NHS workers “can no longer cope” with staffing pressures, says union

NHS Borders workers “can no longer cope” with the pressures of looking after patients, citing amongst other things “dangerous staffing levels for both patients and staff”.

By Kevin Janiak
Friday, 13th May 2022, 10:28 am
Updated Friday, 13th May 2022, 10:29 am
Staff at the Borders General Hospital at Melrose are struggling to cope with current staffing levels, says the union Unison. Photo: Bill McBurnie.
Staff at the Borders General Hospital at Melrose are struggling to cope with current staffing levels, says the union Unison. Photo: Bill McBurnie.

The issues facing the front line workers have been building for some time, and their union Unison has written to local MSP Rachael Hamilton to voice its members’ concerns.

The letter from Unison to Mrs Hamilton said: “The health and care system is under pressure to ensure services are delivered in a safe and timely manner, and the Covid-19 pandemic has intensified existing pressures on staffing and resources in all health and care settings.

The NHS has been tested to its limits, and so have many of our members.

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"Staff in NHS Borders are reporting serious concerns to their union all underpinned by safe staffing concerns, issues include:

• Dangerous staffing levels for both patients and staff.• Staff not receiving proper rest breaks.• Staff not being given opportunities to report serious incidents on Datix, the NHS electronic incident reporting system.• Serious breaches of health and safety regulations.”

It went on: “The NHS can only recover if workers are thriving in their jobs, as things stand, our members are telling us that they can no longer cope.”

Mrs Hamilton puts the blame squarely on the shoulders of the Scottish Government, and has written to the health secretary.

She said: “The staff at the BGH, and across NHS Borders, have done a fantastic job since the pandemic started, yet they have been failed by the SNP Government.

“They have been stretched and put under significant pressure, due to a lack of resources from the Health Secretary Humza Yousaf.

“The letter from Unison confirms what I have been hearing all along, and the SNP Government must take these concerns seriously, it cannot continue like this.

“I stand with the hardworking nurses and doctors, and following my letter to the Health Secretary, I urge the SNP to stop dithering, and properly fund our local NHS Borders”

Ralph Roberts, chief executive of NHS Borders, admitted that services will need to be redesigned to meet the needs of patients, but assured safety of patients and staff are the board’s “number one priority”.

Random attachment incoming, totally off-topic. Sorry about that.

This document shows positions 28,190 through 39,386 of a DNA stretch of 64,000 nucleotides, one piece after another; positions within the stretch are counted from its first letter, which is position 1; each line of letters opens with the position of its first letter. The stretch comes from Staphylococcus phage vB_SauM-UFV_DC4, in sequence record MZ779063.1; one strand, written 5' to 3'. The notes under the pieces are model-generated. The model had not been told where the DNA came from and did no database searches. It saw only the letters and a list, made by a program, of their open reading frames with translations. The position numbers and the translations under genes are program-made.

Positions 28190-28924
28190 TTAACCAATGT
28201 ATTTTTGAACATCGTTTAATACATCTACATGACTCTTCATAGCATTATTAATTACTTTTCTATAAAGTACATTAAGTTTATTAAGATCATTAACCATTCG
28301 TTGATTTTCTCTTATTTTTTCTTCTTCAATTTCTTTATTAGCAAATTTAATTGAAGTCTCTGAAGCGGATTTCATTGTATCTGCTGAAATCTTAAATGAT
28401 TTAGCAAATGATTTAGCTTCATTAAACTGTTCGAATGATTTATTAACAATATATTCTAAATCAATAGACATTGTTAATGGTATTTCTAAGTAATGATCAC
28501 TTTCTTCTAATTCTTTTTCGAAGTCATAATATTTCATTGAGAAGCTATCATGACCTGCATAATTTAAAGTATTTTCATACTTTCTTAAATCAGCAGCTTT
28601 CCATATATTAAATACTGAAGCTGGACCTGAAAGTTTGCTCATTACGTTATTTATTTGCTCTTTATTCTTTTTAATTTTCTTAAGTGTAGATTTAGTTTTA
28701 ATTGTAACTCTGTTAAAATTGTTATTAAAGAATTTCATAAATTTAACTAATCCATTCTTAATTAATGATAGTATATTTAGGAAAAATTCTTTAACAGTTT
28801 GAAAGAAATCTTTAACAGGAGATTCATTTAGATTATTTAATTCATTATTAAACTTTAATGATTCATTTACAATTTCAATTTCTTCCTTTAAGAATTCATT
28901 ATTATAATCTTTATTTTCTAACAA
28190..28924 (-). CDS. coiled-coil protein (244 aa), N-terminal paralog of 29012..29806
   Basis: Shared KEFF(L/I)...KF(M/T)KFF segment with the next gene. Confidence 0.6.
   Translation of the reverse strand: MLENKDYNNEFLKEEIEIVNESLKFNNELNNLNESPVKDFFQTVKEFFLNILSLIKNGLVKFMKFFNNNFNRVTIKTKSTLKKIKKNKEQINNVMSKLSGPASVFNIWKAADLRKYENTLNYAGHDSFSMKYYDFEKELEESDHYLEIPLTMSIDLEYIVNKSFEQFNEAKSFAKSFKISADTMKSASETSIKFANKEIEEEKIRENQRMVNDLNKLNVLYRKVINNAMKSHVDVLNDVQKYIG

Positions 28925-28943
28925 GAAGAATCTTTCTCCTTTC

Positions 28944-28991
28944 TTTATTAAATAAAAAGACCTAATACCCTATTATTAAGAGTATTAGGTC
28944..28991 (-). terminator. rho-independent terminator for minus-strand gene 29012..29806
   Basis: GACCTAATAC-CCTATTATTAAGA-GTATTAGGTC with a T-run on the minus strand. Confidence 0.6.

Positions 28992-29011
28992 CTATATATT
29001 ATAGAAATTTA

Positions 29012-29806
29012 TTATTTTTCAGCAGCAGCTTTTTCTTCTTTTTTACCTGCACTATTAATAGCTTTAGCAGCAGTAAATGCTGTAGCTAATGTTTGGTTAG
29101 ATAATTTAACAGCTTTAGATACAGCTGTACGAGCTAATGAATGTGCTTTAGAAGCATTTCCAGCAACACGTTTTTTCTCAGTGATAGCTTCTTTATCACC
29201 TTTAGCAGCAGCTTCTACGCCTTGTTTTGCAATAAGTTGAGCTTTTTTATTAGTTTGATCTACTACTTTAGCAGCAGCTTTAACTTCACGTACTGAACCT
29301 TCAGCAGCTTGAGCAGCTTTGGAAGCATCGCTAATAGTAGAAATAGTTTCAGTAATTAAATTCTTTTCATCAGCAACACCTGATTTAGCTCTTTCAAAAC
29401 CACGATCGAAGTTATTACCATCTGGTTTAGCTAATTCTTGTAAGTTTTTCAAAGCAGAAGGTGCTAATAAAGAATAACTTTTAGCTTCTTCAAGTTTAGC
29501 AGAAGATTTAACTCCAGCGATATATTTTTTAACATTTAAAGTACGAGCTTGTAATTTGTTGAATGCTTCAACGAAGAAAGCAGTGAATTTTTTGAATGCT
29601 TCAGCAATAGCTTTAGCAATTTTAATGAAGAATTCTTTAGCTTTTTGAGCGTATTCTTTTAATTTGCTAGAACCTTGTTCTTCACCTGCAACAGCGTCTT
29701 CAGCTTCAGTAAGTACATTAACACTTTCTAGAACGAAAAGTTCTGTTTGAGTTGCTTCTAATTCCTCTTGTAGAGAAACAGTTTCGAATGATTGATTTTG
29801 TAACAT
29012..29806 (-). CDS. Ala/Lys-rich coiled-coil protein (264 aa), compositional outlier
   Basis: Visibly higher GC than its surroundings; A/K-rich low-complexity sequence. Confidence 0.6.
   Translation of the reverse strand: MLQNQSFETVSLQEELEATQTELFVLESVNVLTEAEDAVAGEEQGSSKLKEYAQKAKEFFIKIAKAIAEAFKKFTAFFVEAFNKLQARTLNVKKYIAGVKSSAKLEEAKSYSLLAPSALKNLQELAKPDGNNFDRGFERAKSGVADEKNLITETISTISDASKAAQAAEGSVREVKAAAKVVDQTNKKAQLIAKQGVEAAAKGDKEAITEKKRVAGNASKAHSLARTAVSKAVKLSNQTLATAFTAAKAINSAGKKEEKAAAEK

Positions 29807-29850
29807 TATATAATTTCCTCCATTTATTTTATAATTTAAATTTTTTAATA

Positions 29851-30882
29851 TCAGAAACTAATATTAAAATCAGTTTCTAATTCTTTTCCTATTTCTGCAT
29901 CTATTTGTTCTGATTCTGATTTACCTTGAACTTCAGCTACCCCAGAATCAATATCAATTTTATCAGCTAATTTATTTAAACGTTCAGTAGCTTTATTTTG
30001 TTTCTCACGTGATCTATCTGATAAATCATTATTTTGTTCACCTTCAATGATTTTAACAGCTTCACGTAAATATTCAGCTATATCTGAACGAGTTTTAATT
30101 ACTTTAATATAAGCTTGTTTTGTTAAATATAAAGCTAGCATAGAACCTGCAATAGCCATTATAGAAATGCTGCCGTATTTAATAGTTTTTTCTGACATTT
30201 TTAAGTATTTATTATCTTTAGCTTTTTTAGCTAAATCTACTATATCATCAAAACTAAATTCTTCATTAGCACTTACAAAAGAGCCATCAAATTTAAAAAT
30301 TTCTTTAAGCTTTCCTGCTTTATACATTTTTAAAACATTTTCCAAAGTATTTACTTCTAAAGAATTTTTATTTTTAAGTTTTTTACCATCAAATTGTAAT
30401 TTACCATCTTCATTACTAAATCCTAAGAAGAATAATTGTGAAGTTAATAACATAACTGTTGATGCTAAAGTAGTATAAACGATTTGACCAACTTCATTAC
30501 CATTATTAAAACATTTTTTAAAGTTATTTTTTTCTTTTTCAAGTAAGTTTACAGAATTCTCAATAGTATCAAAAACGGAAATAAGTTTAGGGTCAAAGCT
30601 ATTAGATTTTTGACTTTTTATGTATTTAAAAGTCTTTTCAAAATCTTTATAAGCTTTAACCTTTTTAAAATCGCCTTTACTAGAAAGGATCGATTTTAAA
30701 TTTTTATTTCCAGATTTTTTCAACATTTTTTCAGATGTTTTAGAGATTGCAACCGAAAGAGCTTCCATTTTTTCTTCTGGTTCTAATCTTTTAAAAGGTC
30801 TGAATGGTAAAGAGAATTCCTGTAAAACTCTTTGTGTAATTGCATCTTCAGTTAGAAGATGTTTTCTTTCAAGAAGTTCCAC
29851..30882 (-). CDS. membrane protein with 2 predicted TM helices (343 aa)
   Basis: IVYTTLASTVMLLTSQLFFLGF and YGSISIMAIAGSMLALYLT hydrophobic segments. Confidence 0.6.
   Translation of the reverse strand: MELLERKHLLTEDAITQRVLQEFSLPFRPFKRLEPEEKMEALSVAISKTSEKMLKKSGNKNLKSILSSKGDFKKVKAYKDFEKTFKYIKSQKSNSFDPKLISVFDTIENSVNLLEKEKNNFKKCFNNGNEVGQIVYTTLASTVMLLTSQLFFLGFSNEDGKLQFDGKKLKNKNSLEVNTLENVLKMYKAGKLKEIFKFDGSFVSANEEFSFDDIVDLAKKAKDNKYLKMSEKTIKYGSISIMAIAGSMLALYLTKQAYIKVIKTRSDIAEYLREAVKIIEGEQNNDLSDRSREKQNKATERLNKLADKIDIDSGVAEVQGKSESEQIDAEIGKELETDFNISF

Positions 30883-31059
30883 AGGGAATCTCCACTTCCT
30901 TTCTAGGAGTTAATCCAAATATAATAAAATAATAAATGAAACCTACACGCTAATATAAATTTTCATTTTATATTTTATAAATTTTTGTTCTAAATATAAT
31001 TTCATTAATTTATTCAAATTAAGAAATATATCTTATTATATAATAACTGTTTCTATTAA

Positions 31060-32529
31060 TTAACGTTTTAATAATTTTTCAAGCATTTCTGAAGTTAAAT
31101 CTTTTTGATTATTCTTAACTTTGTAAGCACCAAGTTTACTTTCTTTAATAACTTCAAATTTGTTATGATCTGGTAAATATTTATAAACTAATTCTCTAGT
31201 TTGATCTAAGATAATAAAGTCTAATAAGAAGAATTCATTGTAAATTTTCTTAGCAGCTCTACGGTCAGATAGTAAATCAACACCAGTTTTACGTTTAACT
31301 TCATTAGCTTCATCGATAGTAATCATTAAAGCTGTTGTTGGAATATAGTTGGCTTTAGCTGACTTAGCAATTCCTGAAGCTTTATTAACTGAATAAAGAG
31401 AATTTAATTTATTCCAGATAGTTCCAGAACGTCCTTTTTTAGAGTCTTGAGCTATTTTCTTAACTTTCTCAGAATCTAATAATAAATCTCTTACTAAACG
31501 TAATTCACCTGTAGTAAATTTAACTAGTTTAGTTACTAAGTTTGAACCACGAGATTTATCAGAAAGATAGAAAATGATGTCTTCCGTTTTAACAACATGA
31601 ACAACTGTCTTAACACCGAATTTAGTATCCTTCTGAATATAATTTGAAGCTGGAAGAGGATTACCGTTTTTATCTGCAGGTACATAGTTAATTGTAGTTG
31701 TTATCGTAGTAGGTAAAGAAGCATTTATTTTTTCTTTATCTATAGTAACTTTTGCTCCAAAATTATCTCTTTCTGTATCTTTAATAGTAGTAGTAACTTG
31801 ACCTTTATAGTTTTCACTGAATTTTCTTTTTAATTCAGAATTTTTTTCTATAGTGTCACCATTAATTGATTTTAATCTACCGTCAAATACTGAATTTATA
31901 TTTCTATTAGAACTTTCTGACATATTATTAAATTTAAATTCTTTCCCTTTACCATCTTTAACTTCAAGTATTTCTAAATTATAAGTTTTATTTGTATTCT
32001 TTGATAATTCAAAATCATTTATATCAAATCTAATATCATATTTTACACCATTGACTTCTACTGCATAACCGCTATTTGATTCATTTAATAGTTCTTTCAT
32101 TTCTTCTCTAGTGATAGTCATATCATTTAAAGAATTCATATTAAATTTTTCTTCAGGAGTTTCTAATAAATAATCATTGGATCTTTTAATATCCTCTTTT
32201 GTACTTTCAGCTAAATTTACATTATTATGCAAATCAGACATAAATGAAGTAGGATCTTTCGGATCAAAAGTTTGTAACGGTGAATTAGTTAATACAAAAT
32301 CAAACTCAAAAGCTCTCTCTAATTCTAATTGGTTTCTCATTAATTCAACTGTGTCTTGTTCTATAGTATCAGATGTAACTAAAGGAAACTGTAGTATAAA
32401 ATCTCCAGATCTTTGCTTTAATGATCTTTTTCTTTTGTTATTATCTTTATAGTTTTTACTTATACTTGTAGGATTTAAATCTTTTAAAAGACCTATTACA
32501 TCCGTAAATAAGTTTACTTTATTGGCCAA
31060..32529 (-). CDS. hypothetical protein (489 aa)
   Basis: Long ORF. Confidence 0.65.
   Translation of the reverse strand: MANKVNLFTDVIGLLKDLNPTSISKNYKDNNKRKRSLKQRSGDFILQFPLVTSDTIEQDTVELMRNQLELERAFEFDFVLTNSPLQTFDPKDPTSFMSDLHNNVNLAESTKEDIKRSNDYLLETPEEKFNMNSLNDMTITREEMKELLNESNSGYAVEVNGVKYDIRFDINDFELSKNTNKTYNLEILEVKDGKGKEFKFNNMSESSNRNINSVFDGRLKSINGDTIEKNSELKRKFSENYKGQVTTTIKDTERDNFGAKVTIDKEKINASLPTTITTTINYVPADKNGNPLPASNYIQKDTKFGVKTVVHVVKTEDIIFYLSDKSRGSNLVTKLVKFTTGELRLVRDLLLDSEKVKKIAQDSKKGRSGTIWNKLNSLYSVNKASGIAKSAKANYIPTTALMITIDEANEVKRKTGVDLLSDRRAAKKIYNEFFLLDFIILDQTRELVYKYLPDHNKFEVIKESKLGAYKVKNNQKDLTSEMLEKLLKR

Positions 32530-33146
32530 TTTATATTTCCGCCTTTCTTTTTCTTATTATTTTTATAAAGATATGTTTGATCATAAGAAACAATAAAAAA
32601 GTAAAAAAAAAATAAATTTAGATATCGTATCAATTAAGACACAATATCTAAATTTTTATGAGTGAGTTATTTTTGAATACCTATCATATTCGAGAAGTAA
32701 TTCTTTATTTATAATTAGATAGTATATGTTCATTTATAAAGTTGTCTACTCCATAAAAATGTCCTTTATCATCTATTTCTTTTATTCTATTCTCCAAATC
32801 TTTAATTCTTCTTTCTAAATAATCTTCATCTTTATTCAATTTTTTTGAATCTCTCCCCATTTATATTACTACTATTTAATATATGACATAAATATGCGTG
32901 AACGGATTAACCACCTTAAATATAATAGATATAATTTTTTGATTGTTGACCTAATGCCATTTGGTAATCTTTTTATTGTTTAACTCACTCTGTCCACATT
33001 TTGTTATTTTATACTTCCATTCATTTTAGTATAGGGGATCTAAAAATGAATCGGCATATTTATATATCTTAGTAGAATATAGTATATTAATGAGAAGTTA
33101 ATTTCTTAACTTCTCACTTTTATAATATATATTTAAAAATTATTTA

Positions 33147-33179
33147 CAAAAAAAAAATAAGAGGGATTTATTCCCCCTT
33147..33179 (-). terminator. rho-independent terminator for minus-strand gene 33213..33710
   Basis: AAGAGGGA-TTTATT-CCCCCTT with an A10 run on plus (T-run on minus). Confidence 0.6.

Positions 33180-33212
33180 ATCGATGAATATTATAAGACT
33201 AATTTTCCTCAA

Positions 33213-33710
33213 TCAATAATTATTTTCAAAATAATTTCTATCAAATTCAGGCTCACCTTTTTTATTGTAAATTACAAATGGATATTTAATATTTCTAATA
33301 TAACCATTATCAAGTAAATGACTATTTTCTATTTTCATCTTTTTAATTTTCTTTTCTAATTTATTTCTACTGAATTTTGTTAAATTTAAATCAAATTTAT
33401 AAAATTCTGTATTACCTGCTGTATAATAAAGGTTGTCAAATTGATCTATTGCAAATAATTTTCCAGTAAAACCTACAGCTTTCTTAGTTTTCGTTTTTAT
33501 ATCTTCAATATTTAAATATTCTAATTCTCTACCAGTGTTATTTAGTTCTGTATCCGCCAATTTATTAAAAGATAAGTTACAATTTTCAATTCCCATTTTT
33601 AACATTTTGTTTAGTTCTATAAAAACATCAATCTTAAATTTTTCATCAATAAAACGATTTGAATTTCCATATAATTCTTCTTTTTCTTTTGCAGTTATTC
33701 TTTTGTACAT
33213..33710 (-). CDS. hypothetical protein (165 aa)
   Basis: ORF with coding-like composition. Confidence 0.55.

He told the Southern yesterday: “NHS Borders has a strong working relationship with trades union colleagues and recognises the vital role that their members play in our organisation.

“We have a duty of care to our staff, patients, students and volunteers. It is very important that all staff feel able to voice their concerns and the board encourages that.

"We fully acknowledge the challenges staff continue to face as a result of service pressures, the level of staffing gaps because of vacancies, leave and sickness absence; and the continued impact of Covid-19. We are committed to working to meet the requirements of the Health and Care (Staffing) (Scotland) Act.

“At our most recent board meeting on April 7, board members were briefed on service pressures, related issues and the impact these are having on patient and staff safety and well-being.

"In a communication to staff following the meeting, the chair and I assured our colleagues that the board are determined to do everything we can to address these challenges, and accept accountability for the impact on our patients.

“Senior management colleagues met with trades unions partners yesterday morning to reassure them that management attention is keenly focused on making services as safe as they can be.

“Whilst we continue to take steps to support improvement, including a series of actions to improve patient flow and work on a local workforce strategy and plan, we acknowledge there are no short term fixes and that the health and social care system is experiencing significant pressure across the whole of Scotland and the rest of the UK.

"To address this pressure we know that we will have to work together to redesign services in order to meet the needs of our population in the long term.

“We would like to take this opportunity to reassure people that patient and staff safety remains our number one priority and thank our staff, once again, for their continued commitment and professionalism during such difficult times.”